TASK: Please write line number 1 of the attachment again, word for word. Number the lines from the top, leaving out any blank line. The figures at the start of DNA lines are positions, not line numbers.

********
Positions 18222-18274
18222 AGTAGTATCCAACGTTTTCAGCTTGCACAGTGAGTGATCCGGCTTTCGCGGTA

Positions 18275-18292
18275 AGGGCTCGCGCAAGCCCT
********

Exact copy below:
Positions 18222-18274